| policy advances
in north carolina, lessons for tough states
By Gina R. Johnson
gina r. Johnson (editor@
editor of SOLAR TODAY.
Since passing a renewable energy and energy-effi- ciency portfolio standard (REPS) in 2007, North Carolina’s solar market has flourished. The state has
vaulted to the eighth and ninth places respectively for solar
water-heating and photovoltaic installations in the nation,
according to the Solar Energy Industries Association. The
North Carolina Sustainable Energy Association (NCSEA)
reports that green jobs have grown at double-digit rates
each year, reaching an estimated 12,500 in 2010. As work
toward federal energy policies has stalled and more states
grapple with budgetary shortfalls and declining incentives,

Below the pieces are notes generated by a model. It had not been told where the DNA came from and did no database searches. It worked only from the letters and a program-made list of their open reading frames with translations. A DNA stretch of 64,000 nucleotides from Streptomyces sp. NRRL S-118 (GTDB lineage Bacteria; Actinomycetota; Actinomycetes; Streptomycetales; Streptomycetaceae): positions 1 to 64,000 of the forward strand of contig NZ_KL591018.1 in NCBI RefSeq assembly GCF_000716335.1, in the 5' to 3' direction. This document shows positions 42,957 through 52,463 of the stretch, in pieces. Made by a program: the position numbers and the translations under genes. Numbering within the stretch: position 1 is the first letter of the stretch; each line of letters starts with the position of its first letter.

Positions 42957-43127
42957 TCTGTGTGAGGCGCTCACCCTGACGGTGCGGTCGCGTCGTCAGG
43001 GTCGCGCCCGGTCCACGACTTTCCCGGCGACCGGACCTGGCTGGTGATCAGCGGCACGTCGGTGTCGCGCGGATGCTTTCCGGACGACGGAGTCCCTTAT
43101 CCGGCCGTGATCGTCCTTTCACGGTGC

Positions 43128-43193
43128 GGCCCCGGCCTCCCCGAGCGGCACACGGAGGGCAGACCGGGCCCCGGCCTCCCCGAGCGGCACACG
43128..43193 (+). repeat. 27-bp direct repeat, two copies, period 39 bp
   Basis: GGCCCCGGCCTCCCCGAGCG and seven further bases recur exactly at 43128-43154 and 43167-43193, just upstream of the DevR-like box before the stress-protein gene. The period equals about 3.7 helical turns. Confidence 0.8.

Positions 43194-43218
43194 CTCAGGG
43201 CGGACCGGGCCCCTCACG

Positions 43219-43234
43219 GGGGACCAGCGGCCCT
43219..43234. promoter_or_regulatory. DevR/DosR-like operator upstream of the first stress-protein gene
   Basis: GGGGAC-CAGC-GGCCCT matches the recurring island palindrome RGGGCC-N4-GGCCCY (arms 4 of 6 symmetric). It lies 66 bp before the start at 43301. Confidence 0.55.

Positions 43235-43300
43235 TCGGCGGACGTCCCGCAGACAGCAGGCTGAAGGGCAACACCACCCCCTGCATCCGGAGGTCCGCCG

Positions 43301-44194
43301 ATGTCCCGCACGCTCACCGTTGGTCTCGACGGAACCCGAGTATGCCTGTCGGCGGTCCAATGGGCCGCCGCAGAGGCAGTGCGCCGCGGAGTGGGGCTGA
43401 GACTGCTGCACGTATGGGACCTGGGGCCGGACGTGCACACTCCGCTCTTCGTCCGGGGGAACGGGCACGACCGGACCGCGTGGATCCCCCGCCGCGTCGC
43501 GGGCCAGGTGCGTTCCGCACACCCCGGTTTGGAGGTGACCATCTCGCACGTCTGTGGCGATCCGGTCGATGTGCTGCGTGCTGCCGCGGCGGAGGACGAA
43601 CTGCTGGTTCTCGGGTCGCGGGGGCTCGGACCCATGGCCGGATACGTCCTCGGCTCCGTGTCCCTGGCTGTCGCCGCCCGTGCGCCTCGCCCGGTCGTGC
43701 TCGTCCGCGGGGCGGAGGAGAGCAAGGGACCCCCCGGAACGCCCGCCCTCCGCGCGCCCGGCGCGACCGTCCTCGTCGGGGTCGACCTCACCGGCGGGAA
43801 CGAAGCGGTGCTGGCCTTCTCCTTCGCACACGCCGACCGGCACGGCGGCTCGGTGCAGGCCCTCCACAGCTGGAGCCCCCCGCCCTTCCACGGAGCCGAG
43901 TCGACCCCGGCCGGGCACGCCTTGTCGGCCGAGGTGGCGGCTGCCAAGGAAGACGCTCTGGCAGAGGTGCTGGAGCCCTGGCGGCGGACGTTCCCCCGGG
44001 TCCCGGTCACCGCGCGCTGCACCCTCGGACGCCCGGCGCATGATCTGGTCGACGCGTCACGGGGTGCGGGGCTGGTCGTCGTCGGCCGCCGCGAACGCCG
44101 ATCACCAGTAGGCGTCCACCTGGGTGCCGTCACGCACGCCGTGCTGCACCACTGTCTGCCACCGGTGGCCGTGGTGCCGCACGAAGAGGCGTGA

North Carolina’s approach for thriving under challenging
conditions may offer a model.
Like other Southeastern U.S. states and much of the
Midwest, North Carolina is a regulated electricity mar-
ket where investor-owned utilities (IOUs) are regulated
monopolies. The competitive market-based approach of a
renewable portfolio standard tends to be a major shift for
regulators and IOUs in these states, especially when the
IOU is unlikely to own and operate new renewable gen-
eration. Skepticism and misperceptions about renewable
energy resources and cost are common. For such states, say
North Carolina solar advocates, clear lessons have emerged:
build broad support, start with small steps and respect the
needs of regulators, legislators and utilities.
18 May 2011 SOLAR TODA Y
solartoday.org Copyright © 2011 by the American Solar Energy Society Inc. All rights reserved.
Since the REPS went into effect in 2007, Asheville, N.C.-based FLS Energy has installed enough solar thermal capacity in North Carolina to heat more than 500,000
gallons of water daily. The state has more than 100 solar energy companies, employing more than 1,500 people.